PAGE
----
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Agents dealt harsh consequences for underquoting
6 December 2018
In a recent underquoting blitz, NSW Fair Trading fined 89 real estate agents. the maximum penalty for this crime is $22,000.
Peter Moran from Colin Biggers & Paisley Lawyers says a recent decision made by the Federal Court of Australia in a case against an agent for underquoting is an important reminder of the consequences of engaging in this illegal practice.
In the decision*, the court found that a selling agent had (in property magazines and on websites) made various representations to potential purchasers about a number of properties they were marketing. Specifically, the agent had represented that:
The vendors were prepared to sell for the price range advertised
The vendors had instructed the agent to sell for a price in the range advertised
The agent was of the opinion the properties would be sold at the price range given
The likely selling price, or market value, of the properties was within the advertised range
However, prior to making these advertised representations, the agent had completed appraisals for the properties at substantially more than the price ranges advertised. As well, it was found that, prior to the advertisements being placed, the agent had received:
Interest from potential buyers for prices substantially more than the ranges advertised
An offer by a potential purchaser of one of the properties at a price substantially more than the range advertised
Instructions from vendors not to sell the properties below a price that was itself substantially more than the advertised price range
A signed authority from the vendors to this effect
Serious contravening conduct
Justice Murphy found that the agent's conduct was “plainly deliberate”.
“It advised vendors that underquoting was a strategy to heighten buyer interest and it deliberately provided false price estimates in the authorities so as to provide cover for itself against a charge of underquoting,” His Honour explained.
“It was intended and was apt to create the illusion of a bargain. It involved the deliberate creation of an enticing, but illusory and misleading, marketing web for the sale of nine homes.”
The judge recognised that, by now, potential property buyers should be taken to be aware that it is illegal for real estate agents to underquote in the residential property market.
“This will affect their reaction to price representations made to them. The practice of underquoting may significantly inconvenience, disappoint and deceive prospective buyers,” he said. “The practice of underquoting also affects the interests of other vendors and real estate agents who comply with the law and do not engage in underquoting. They suffer unfair and improper competition and may miss out on getting prospective buyers to purchase their properties as a result.”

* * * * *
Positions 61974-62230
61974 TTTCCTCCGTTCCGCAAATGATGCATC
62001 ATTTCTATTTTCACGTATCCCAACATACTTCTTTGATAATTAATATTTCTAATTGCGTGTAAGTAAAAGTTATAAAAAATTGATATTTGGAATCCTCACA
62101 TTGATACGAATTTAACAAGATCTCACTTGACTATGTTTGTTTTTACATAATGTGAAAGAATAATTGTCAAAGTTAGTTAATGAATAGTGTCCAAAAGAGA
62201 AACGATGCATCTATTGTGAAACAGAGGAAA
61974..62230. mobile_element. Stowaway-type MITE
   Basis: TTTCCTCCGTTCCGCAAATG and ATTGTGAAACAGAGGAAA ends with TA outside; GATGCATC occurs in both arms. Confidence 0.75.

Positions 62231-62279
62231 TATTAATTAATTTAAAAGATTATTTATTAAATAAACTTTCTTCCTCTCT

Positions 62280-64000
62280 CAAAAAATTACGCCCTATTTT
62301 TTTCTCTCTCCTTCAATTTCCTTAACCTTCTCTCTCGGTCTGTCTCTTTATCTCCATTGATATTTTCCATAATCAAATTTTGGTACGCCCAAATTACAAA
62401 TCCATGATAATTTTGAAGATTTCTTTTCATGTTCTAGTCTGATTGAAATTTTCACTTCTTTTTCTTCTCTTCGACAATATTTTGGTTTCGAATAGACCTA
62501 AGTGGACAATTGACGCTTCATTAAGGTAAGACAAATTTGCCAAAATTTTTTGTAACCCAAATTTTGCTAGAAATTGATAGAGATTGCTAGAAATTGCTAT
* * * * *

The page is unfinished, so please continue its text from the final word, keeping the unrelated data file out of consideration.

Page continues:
Legal compliance comes first
One of the arguments raised by the agent in the case was that it was their responsibility to obtain the best result for their vendor clients, and this created a tension with its obligations under the legislation. Justice Murphy rejected the agent’s submission saying that while agents have an obligation to endeavour to obtain the highest possible price for vendors, they must operate in accordance with the law.
His Honour went on to say that he didn’t accept that it was likely that the agent had engaged in underquoting only for the benefit of vendors. “I infer that [the agent] was well aware that [they] stood to commercially benefit from the contravening conduct,” he said.
The result The case serves as a timely reminder of the severe consequences that may potentially flow from engaging in underquoting. Here, the Court restrained the agent from advertising in a manner that misled and directed them to publish corrective advertisements. The agent also received a pecuniary penalty of $160,000 and was ordered to pay legal costs.
Lessons from the case
1. Compliance with legislation overrides an agent's obligations to the vendor.
2. Harsh consequences follow from a successful underquoting prosecution, including injunctions, orders for the publishing of correcting advertisements, pecuniary penalties and legal costs. And that's not to mention the reputational damage.
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*Director of Consumer Affairs Victoria v Manningham Property Group Pty Ltd  FCA 1448
DISCLAIMER: The information contained in this article provides only a general overview of the subjects covered. It is not intended to be taken as legal advice or advice regarding any individual situation and should not be relied upon as such.
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